Monolithic Architecture Vs Microservices – What’s The Difference?

In the programming world there are two basic methods of service development. One of them is called monolithic architecture, and the other microservices. What is the difference between them and what are the pros and cons of both solutions?

What’s a monolith?

Deploying a monolith is the classic method of service development. In this model all of the modules are interconnected in a single unit. This means that the entire code exists within a single codebase. In this type of development, scaling can be achieved by adding extra nodes. This is why monoliths are recommended for simple applications rather than more complicated ones. As an app grows, it requires more and more updates and features, which in this type of approach may result in severe problems. In the monolithic model, all elements of the system, such as interfaces, databases, data supports etc., exist in one body, and this is why introducing major changes can be difficult – or even barely manageable. When the monolith grows too big, it may be difficult to ensure its security and stability.

If you are not sure whether the monolithic approach is the right solution for you, we recommend contacting a professional software development company which will explain all of the differences between monolithic architecture vs microservices in detail.

What are Microservices?

Creating microservices means splitting one big system into smaller modules. So, microservices are simply collections of small services, each of which is developed separately. In such a structure it’s much easier to implement changes without impacting the whole body. When you implement changes in microservices, you can focus only on the particular modules which require changes, without influencing the others. This ensures complexity, flexibility and scalability. This is why this approach is recommended in more comprehensive projects. All microservices are then connected in order to work together and provide a kind of functionality. The end user does not really notice any difference – no matter if they deal with microservices or a monolith, they still use a single interface.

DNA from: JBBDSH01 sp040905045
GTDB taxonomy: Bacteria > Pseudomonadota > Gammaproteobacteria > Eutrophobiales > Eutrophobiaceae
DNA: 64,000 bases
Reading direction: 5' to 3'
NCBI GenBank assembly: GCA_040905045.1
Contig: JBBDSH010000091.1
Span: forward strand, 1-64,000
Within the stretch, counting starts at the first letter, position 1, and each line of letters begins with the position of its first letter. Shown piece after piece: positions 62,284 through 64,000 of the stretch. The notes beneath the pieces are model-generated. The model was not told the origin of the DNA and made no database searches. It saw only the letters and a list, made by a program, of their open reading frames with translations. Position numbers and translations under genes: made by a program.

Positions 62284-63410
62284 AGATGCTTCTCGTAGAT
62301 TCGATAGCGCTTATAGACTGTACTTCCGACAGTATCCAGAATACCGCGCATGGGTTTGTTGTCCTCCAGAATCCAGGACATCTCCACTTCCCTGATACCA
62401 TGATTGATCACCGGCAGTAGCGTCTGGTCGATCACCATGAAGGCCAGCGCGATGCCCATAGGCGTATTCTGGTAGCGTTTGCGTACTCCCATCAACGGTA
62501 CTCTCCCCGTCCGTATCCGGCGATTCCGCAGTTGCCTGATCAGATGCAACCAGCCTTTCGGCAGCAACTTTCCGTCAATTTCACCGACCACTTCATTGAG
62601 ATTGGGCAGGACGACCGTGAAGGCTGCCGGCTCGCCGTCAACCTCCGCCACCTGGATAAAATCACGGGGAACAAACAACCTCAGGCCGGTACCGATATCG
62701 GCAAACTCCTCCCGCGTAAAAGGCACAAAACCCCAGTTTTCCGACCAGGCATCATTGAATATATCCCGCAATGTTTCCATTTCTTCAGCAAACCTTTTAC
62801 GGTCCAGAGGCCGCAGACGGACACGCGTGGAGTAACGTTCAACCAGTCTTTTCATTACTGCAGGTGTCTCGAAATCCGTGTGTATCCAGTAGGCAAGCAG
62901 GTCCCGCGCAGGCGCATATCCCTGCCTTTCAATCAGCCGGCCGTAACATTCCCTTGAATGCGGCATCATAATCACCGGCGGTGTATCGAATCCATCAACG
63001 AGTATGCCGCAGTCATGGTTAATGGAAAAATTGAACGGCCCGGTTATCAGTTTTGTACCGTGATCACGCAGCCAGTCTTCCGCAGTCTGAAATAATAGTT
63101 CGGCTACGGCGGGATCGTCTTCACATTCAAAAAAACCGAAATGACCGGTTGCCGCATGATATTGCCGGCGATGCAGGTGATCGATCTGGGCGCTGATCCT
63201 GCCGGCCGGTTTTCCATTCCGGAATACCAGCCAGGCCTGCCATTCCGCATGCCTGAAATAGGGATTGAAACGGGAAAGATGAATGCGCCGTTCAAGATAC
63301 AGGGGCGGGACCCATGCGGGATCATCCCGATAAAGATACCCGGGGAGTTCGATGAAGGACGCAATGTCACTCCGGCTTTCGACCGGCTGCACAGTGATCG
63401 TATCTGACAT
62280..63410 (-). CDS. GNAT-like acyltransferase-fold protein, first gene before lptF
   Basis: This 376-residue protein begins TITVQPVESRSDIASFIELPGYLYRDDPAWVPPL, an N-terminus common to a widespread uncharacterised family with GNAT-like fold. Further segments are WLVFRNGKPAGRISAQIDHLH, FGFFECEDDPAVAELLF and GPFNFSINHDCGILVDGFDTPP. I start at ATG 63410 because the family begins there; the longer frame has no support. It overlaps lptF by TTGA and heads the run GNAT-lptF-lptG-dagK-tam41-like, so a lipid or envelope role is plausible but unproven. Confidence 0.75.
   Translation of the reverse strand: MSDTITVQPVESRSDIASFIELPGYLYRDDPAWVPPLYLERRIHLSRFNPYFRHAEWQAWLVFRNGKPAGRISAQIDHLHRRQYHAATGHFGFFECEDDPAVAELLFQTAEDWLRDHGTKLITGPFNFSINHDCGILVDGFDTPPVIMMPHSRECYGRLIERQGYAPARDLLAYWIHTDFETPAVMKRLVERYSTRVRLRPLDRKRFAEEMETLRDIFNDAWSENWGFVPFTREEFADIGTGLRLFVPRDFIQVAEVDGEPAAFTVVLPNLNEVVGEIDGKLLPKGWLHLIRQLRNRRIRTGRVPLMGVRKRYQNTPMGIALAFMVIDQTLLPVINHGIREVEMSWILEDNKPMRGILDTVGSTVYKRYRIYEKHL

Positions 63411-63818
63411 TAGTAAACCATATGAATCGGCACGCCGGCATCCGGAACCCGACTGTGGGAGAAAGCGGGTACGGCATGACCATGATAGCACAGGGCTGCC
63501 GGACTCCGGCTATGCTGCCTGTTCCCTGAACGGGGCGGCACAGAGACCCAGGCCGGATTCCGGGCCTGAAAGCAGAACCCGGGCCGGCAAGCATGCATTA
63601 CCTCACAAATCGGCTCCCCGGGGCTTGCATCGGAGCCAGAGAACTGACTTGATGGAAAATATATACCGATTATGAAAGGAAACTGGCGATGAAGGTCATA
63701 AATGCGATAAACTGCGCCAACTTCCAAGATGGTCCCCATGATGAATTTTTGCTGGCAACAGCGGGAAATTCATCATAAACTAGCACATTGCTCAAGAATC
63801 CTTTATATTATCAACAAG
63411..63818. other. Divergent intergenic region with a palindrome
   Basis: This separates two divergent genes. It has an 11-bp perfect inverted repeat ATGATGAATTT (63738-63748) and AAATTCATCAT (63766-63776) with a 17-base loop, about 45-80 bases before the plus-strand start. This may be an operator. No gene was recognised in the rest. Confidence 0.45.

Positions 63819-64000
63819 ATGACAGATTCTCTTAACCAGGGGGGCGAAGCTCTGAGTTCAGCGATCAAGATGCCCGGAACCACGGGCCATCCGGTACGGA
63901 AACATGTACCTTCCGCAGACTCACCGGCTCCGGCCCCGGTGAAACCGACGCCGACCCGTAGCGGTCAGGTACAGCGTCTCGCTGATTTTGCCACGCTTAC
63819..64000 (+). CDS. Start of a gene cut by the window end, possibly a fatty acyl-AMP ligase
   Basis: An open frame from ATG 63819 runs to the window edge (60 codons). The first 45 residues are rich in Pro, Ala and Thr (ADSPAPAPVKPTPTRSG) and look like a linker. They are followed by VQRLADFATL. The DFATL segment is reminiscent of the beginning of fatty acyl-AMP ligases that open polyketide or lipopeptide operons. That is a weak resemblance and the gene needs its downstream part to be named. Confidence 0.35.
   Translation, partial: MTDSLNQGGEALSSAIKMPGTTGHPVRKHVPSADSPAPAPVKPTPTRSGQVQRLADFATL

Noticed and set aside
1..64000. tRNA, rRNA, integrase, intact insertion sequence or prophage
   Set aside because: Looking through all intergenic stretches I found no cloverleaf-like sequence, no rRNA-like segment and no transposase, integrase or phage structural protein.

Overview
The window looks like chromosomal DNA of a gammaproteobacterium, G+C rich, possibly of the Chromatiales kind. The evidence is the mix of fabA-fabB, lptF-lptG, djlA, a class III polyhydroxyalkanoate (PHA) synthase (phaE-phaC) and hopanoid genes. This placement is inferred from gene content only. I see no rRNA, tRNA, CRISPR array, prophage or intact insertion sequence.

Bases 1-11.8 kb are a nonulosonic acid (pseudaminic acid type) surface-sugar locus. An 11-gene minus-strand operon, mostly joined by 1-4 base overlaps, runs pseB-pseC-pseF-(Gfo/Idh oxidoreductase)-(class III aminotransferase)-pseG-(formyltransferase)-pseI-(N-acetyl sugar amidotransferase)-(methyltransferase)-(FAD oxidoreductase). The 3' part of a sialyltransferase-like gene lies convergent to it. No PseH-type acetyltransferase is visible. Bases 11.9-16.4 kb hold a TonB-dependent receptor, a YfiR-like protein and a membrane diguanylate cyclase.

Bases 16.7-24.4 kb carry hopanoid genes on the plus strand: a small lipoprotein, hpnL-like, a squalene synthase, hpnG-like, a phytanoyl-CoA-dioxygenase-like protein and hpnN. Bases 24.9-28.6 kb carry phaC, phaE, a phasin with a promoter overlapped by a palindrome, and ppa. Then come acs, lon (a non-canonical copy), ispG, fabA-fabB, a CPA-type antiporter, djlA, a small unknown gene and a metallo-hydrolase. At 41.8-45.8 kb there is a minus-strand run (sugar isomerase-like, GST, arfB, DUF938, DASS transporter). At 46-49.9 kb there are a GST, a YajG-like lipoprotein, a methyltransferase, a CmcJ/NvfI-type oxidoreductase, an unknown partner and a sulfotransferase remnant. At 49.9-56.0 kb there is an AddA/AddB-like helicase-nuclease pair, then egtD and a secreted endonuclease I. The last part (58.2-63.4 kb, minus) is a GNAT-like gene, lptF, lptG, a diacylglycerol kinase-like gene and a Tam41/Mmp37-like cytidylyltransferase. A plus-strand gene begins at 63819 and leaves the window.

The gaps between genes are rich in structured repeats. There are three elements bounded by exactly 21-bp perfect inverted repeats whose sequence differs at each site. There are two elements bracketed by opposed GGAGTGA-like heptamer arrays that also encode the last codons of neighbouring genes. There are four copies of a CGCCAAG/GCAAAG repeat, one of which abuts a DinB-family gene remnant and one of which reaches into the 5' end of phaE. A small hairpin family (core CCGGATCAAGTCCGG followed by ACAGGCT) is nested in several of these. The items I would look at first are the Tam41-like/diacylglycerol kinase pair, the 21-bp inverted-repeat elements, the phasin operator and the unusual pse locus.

Monolith or Mocroservices – which one to choose?

If you’re wondering how to build a service, you will most probably need to choose between the monolithic and the microservices approaches. How do you do it right? Let’s take a glimpse at the comparison.

The main benefit of a monolith is that it allows you to have direct control over each aspect of the service. Whatever you want to modify or implement, it influences the entire app. As you need to prepare only one set of code including all components, your lead time might be a bit shorter. This means that a monolith can be appealing for companies producing uncomplicated solutions which are not going to be scaled. Growing a monolith might become too risky, as it may require a lot of effort and resources to maintain its core functionality.

On the contrary, microservices are much more modern. In this approach, services are split into smaller parts which can be modified and developed independently. This means that technical issues are usually easier to fix without the risk of damaging the rest of the service. Modifications are much easier and faster to introduce into smaller segments than into one huge codebase. This ensures great flexibility. As each microservice can be controlled separately, it is possible to take a closer look at all of the issues and fix them faster. Moreover, this approach helps to improve safety and prevent bugs, as they cannot spread across the whole codebase, but infect only its smaller parts. However, microservices obviously have some cons. To build them efficiently and correctly, you need to figure out the ties between them to make sure they will work well together. This is why, in the case of simple services, it may turn out that this approach requires too much knowledge, effort and investigation; so, going for a monolith could be more cost-efficient.


Both of the solutions have their place in the world of development, however, they are dedicated to very different services. Due to difficulties with scaling and maintenance, monolithic systems are becoming rare as they are frequently replaced with microservices. However, the approach you choose should finally depend on the scope and specifics of your project. The right match will allow you to get your desired performance and get your project done with efficient use of your resources.

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